The answer depends on how many points require programming and the amount of air movement time. The external cables of a conventional torch limit arm rotation. After making a circular weld, the next point in the program brings the torch to a safe space and unwinds the cable. With an infinitely turning media coupling of an Aristo Infiniturn torch, the arm can move directly to the next weld. Infiniturn torches reduce programming time, as well as reduce unproductive air time. For parts with many circular welds, an Infiniturn torch will reduce per-piece costs compared to a conventional torch. As an added advantage, locating the media coupling inside the robot arm protects it from damage, as well as extends the life of the cable.
5. Test the torch configuration
Before part production begins, take a 3D model of your part and test it in virtual reality. This will ensure correct torch selection prior to purchase.
6. Consider a particle jet cleaning station
Conventional mechanical reamers clamp the torch nozzle, which may deform the nozzle and distort gas flow and affect TCP. Second, the reamer wears the consumables faster, and the process of mechanically scraping the nozzle and contact tip may have TCP implications. Third, reamers cannot remove spatter from the gas baffle, potentially leading to gas flow interruptions and inconsistent weld quality.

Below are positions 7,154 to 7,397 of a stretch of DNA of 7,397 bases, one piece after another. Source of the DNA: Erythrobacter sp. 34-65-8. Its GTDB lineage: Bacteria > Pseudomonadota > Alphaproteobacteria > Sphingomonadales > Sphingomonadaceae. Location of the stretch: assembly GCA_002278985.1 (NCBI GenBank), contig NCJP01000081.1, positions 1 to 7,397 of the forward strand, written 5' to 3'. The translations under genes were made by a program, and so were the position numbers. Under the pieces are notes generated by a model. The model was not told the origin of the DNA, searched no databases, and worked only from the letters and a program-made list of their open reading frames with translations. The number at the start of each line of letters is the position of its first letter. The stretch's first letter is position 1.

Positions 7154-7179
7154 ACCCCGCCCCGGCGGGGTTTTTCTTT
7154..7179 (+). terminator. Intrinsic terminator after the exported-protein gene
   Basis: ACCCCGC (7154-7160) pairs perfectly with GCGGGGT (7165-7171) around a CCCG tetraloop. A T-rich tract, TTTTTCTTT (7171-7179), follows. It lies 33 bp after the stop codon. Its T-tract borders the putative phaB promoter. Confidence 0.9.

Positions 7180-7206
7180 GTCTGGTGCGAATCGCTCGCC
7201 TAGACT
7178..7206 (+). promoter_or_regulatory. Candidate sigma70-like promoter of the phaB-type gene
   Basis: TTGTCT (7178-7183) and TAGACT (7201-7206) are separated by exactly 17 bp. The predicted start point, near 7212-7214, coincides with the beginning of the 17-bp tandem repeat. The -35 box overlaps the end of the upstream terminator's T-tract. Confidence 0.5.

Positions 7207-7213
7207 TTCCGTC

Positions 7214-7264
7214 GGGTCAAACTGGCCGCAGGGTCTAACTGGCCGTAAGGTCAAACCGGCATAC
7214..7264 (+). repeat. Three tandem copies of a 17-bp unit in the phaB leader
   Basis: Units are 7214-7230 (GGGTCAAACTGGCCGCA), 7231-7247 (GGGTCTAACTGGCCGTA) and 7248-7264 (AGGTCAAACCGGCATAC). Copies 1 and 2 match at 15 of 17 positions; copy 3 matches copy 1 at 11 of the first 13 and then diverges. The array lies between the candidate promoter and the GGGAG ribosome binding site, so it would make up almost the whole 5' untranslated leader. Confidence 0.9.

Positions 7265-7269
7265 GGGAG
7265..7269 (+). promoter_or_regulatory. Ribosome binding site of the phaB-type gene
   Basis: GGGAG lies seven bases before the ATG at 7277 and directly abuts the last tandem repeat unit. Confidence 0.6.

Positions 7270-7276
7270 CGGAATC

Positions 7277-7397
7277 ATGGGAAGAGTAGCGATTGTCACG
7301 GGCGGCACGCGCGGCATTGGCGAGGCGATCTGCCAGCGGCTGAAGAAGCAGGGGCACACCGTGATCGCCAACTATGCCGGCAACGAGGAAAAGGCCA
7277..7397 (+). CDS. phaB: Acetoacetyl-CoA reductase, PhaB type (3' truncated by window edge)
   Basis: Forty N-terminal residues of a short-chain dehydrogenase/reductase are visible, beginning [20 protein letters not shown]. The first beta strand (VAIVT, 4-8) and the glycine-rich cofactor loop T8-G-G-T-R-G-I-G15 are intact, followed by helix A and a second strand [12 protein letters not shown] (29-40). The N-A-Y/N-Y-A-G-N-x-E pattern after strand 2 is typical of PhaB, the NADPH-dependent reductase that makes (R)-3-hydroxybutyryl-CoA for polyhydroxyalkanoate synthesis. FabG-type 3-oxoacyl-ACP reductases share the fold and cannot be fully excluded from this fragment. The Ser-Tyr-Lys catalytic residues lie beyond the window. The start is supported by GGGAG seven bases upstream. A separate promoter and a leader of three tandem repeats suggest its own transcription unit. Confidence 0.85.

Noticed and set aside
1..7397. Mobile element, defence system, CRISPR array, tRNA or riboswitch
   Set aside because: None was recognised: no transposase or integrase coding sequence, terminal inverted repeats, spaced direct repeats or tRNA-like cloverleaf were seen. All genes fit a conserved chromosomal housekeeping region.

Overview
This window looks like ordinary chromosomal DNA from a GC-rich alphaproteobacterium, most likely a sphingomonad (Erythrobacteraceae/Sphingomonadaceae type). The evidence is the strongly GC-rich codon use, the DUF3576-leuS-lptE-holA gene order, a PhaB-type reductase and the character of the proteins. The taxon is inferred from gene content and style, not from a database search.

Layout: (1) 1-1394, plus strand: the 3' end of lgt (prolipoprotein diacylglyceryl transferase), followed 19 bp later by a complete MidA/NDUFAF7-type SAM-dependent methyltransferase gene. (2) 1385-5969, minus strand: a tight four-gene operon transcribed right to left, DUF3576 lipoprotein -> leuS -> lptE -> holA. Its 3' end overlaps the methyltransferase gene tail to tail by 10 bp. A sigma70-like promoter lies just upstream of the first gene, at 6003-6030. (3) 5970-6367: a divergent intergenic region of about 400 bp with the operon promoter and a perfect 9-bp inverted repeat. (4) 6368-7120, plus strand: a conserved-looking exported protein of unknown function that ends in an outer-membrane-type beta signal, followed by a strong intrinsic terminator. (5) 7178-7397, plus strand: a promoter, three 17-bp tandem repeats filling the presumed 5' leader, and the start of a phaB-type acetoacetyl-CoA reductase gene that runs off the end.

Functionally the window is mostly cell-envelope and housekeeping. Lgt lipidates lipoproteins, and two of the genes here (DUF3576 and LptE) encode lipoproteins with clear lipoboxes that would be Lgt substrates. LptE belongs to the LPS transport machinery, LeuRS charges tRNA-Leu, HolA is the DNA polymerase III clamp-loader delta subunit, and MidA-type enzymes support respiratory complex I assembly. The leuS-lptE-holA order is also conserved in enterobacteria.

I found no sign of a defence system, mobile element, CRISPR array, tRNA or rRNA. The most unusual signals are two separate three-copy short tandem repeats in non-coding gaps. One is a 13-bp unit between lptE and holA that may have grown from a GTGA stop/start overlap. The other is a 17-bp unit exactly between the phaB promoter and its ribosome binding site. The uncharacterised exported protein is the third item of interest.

Conversely, the JetStream RT particle jet torch cleaning station cleans consumables with a high velocity blast of aluminum oxide particles. It cleans all torch components (nozzle, tip, gas baffle) and does so without mechanically gripping the torch. As a result, the JetStream extends consumables life, preserves TCP and maximizes uptime.
7. Nozzle stability
With threaded nozzles, the threads become loose due to thermal changes in the constant heating and cooling cycles. A compression-fit nozzle slides over the end of the torch. It, too, becomes loose over time with repeated removal and thermal changes, and a fast air move could possibly throw the nozzle. ESAB combines both threaded and compression-fit technologies. This enables the compression fitting to hold the nozzle in place, even as the torch heats up and the threads loosen.
8. Consider an integrated blow out line
An integrated blow out line is a second gas line (the first being the shielding line) that connects to shop air. During air movement time, the blow out line enables using basically free shop air to cool the torch instead of expensive shielding gas. This can lengthen consumable life and improve TCP stability.
9. Use the longest lasting consumables possible
When analyzing consumables, you need to consider both the cost of downtime and consumable cost difference. In most cases, the downtime costs are significantly higher than the cost of premium consumables. ESAB recommends that you use the longest-lasting contact tip and consumables you can find, as they will help prevent unplanned downtime and lower weld cost.
10. Don’t let conduit liners be a drag
Frequent arm rotation combined with the heat of the weld puts constant pressure on automated MIG gun liners. Liners that use a flat wire with a larger surface area can create more resistance and wear faster, sometimes in as little as three weeks. For longer time between liner changes, Tweco® conduit liners feature a round piano wire (a tempered, high-carbon steel), which minimizes drag, enhances wire feed performance and extends liner life. Note that Tweco universal conduit liners are also available. Simply by changing an adapter to match the brand, they can work with any MIG gun, either robotic or hand-held.